Belarusian economy in March: warming up
Amidst the snowy spring of 2013, the National Bank of Belarus finally gave up on its attempts to maintain macroeconomic stability and turned its attention to the real sector.
The National Bank began carrying out a policy of providing cheap credit to carry out modernization, the new holy cow of the government. It also set its sights on meeting the forecasted 8.5% of GDP growth till the end of the year. Meanwhile, independent experts agree that this policy is incompatible with the inflation forecast of 12% in 2013.
The GDP growth rate is rising again – in January-February 2013 the Belarusian economy grew 4.4% compared with the same period last year. However, there is no macroeconomic miracle unfolding.
Just as the oil refining business was a driver of growth last year, this year a surge in potash exports that explains the economy's success. As a result, the growth across regions has not been homogenous: the Vitsebsk oblast, which is in recession, can explained by declines in oil refining and oil trade; the Minsk oblast, home of a major potash trading company, experienced record growth at 8.3%.
This year’s growth, though, differs substantially from last year’s. The major difference is in investment activity. If the year before investment was in decline, now investment activities have been speeding up.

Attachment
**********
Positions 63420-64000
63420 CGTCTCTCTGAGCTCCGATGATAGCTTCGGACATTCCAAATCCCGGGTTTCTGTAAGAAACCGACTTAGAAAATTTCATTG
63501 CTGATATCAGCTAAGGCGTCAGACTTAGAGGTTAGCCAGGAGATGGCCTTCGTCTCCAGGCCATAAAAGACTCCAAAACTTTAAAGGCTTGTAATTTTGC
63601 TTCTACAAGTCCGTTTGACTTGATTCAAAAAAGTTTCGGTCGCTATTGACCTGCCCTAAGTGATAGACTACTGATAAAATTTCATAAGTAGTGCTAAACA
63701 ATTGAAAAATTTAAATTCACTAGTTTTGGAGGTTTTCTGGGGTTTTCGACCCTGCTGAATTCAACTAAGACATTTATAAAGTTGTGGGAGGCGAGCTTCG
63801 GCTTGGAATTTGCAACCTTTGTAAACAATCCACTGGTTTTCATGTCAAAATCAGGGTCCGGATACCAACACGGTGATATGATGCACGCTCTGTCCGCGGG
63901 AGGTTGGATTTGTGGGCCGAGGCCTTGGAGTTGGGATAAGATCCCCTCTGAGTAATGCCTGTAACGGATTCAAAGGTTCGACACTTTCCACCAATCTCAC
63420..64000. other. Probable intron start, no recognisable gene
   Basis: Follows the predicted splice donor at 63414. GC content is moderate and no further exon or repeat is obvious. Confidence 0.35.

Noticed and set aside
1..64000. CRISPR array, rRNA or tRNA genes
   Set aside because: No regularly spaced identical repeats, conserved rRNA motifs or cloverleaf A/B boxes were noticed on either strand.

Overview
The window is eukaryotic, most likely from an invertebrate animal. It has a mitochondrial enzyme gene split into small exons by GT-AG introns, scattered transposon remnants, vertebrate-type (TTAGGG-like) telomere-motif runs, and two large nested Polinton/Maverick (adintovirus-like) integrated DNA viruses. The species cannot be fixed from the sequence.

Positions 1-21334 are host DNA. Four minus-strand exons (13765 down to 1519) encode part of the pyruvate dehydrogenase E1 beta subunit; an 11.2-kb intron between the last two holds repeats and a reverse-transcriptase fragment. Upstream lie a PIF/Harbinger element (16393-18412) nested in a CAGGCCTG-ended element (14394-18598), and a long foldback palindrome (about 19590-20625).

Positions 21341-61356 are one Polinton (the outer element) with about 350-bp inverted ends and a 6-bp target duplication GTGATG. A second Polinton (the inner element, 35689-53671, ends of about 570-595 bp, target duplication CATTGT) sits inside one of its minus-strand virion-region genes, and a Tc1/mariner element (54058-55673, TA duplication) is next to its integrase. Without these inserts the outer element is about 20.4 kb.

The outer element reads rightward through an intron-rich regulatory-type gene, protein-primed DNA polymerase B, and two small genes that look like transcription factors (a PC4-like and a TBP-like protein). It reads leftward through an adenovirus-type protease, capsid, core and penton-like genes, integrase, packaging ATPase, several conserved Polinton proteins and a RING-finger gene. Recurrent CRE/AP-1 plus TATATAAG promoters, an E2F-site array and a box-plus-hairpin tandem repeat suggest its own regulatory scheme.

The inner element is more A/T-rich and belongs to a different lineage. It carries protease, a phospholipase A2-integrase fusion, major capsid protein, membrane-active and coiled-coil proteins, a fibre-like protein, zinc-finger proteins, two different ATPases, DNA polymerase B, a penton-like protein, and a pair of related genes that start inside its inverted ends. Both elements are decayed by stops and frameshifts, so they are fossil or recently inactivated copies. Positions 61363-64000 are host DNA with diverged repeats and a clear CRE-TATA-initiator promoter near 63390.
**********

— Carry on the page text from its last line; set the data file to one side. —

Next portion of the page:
Again, the growth in investment is not homogenous, and on the regional level some of the regions, like the city of Minsk or Hrodna oblast, continue to witness a decline in investment, while others, like Vitsebsk oblast, almost doubled their investment activities.
This heterogeneity in investment suggests that the aggregate investment growth is not a result of macroeconomic stabilisation or increased optimism from the real sector. Rather it is a sign of directed modernization, which has already begun in certain state-controlled enterprises.
Meanwhile, the imbalances in the real sector continue to accumulate. The Belarusian economy still suffers from the same old ailments: real wages are growing faster than productivity, directed increases in output result in increases in inventory stocks, and the country's foreign trade balance is negative.
Despite the significant efforts to stabilise inflation in 2012, in the beginning of 2013 Belarus was the clear leader in inflation in comparison to its neighbouring countries. Over January and February 2013 the prices in Russia increased by only 1.5%, while in Belarus the increase was 4.3%.
Ironically, as the government fights to keep inflation within the yearly limit of 12%, spikes in government-controlled prices are responsible for consumer inflation. After the slight inflation slowdown in February the National Bank decided to cut its main interest rate – the refinancing rate.
Since March 13, the Bank has cut refinaning rate by 1.5% to the level of 28.5%. That is the first cut in the rates since September. While the initial plan for 2012 was to cut the refinancing rate each month, this process had to be stopped in September as the National Bank saw that further cuts could increase currency demand and pose a threat to macroeconomic stability.